Almost 50 years ago, on a hillside in the Catskill Mountains, John Sebastian stood alone on stage, playing for a crowd estimated at more than 400,000. He joined the likes of Jimi Hendrix, Janis Joplin and Crosby, Stills and Nash in being part of the legendary, historic Woodstock festival.
But that was then, and this is now.
At 72, Sebastian is still out there, one of a handful of Woodstock veterans still playing and touring. He performs almost 50 gigs a year, he says, as he will tonight, at Poor David's Pub on South Lamar.
"I like to cover as much material as I can from the course of my career," Sebastian says. "I try to cover some Lovin' Spoonful material" -- Sebastian co-founded the Lovin' Spoonful, who were inducted into the Rock and Roll Hall of Fame in 2000 -- "and at some point or another, I play 'Welcome Back,' " referring to the song he wrote and recorded for the 1970s hit sitcom, Welcome Back Kotter.
Sebastian has quite a background. Born in New York City, he grew up in Greenwich Village. He's the son of a dad known as a classical harmonica wizard and a mom who wrote radio programs. He's the godson of the late Vivian Vance, who played Ethel Mertz, Lucy Ricardo's (Lucille Ball's) next-door neighbor on I Love Lucy. "Aunt Viv," he called the woman who died in 1970, about a year after the Woodstock festival.
Visitors to the Sebastian home included Burl Ives and Woody Guthrie, whom John remembers slept in a hallway. So, it's not so surprising that he emerged as a rising star in the Village folk scene, alongside Fred Neil, Tim Hardin, Mississippi John Hurt, Judy Collins, Bob Dylan and so many others.
As leader, chief singer and songwriter of the Lovin' Spoonful, he helped ignite the mid-1960s rock revolution. An American answer to the British Invasion, the Lovin' Spoonful recorded such Top 40 classics as "Do You Believe in Magic," "Daydream" and "Did You Ever Have to Make Up Your Mind?"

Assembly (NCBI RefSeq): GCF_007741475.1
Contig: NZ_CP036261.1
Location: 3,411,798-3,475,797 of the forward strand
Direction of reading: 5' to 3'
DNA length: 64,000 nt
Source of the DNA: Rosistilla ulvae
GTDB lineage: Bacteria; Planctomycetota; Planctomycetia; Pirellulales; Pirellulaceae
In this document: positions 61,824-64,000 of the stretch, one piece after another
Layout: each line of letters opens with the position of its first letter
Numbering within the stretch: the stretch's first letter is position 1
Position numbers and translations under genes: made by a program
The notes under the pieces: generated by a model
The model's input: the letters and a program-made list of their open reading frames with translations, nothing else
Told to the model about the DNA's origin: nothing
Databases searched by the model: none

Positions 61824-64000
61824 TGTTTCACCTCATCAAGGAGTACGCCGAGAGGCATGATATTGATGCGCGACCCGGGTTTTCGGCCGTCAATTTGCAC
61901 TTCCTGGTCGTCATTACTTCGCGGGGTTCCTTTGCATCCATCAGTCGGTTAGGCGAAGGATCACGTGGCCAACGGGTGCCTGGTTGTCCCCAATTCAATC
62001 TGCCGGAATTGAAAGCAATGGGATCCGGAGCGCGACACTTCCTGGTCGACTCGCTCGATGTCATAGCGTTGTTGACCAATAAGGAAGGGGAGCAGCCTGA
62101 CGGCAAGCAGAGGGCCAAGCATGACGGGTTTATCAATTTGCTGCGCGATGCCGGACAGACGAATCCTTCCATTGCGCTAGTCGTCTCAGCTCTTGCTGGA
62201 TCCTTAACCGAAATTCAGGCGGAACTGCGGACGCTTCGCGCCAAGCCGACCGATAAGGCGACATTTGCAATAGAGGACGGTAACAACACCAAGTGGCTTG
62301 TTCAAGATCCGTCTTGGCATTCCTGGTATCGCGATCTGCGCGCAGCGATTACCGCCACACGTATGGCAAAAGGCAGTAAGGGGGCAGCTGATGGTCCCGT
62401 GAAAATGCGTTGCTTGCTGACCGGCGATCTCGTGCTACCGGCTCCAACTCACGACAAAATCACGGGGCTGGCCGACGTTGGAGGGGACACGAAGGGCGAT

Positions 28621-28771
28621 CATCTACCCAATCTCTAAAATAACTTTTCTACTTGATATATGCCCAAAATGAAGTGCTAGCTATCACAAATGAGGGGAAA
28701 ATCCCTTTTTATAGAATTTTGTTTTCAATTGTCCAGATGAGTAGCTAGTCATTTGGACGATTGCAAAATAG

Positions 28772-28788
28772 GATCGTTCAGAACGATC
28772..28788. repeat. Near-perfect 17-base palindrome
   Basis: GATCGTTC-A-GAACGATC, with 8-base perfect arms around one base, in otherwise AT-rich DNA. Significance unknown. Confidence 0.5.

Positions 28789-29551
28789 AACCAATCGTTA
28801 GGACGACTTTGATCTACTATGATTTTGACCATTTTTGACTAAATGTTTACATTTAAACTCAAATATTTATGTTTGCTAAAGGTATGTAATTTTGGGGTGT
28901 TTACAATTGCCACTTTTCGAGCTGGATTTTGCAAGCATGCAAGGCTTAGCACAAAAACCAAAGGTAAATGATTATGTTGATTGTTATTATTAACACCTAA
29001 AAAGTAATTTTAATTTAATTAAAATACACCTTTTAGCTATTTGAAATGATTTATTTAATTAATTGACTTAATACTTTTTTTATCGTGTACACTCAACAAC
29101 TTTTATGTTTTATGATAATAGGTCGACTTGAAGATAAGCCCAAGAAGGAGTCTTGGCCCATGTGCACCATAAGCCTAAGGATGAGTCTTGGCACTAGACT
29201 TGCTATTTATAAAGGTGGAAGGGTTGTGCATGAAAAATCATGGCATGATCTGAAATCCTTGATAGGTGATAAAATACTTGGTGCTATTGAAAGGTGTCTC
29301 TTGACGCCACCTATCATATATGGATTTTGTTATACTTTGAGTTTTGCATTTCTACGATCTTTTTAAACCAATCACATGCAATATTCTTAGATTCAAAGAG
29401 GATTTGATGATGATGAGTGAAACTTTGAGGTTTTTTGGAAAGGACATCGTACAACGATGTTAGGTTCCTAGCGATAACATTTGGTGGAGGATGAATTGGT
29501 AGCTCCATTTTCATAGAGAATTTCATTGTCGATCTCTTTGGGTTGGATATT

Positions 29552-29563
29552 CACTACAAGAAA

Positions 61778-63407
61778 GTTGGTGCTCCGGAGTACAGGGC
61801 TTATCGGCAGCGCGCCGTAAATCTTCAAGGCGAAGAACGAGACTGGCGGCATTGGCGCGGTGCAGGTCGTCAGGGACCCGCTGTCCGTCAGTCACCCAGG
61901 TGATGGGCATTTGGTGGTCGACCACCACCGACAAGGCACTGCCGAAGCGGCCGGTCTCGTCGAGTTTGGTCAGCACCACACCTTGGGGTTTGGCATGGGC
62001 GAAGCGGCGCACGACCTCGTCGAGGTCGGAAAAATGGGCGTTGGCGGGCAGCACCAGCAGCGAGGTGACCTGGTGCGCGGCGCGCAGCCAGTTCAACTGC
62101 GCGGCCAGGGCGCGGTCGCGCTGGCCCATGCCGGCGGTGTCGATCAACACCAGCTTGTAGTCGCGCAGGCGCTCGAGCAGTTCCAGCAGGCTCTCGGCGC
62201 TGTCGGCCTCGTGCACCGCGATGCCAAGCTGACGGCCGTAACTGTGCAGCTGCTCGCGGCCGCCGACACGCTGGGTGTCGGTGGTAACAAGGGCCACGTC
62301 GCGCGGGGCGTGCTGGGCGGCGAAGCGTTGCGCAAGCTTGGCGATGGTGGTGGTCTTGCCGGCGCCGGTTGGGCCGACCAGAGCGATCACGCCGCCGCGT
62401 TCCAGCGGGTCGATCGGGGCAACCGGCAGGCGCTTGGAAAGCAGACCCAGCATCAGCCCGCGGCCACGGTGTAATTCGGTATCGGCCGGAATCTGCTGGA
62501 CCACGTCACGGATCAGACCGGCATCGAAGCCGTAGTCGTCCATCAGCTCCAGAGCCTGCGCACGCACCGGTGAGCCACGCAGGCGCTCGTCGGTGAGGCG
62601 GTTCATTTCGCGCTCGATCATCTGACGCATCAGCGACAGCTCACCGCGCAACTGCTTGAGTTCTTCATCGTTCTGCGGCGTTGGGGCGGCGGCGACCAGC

"Welcome Back" emerged as a chart-topping solo record, buoyed by the ratings dynamo that was Welcome Back Kotter.
Welcome Back Kotter aired its final episode in 1979, almost 10 years after the Woodstock festival. Sebastian has never stopped performing. It's in his blood.
"Generally, I just try to feel my audience out," he says of a repertoire that is truly his own. "Remember, this is the bliss of being able to work with an audience and not have to turn around and say to the drummer, 'No, we're not doing that.' It offers tremendous freedom."
He is, however, inclined to take requests from the audience. He calls his concert "a little of everything."
Most of his 40 to 50 shows a year occur near the East Coast, "because we can drive." He and his wife live in Woodstock, N.Y., which was not, by the way, where the 1969 event took place. That occurred on a dairy farm in White Lake, N.Y. The show carried the Woodstock name because it was originally supposed to occur in the town of Woodstock.
"I also enjoy the few shows that end up being not on the East Coast," he says.
Live performance, he says, feeds "everything else." It transcends what he calls "the modern approach to intellectual property, which is code for, 'I don't get no money for my songs.' So, really, that's it. And if I couldn't do this, I would be starting to be in trouble, both financially and maybe physically too."
In other words, it feeds his soul. And at that point, Sebastian politely excused himself from the phone interview, "because, hey, man, I have a couple of eggs waiting for me."
PLAN YOUR LIFE
Sept. 23 at 8 p.m. at Poor David's Pub, 1313 S. Lamar. Tickets start at $45. Poordavidspub.com.
Here is a YouTube video of Sebastian performing at Woodstock in 1969: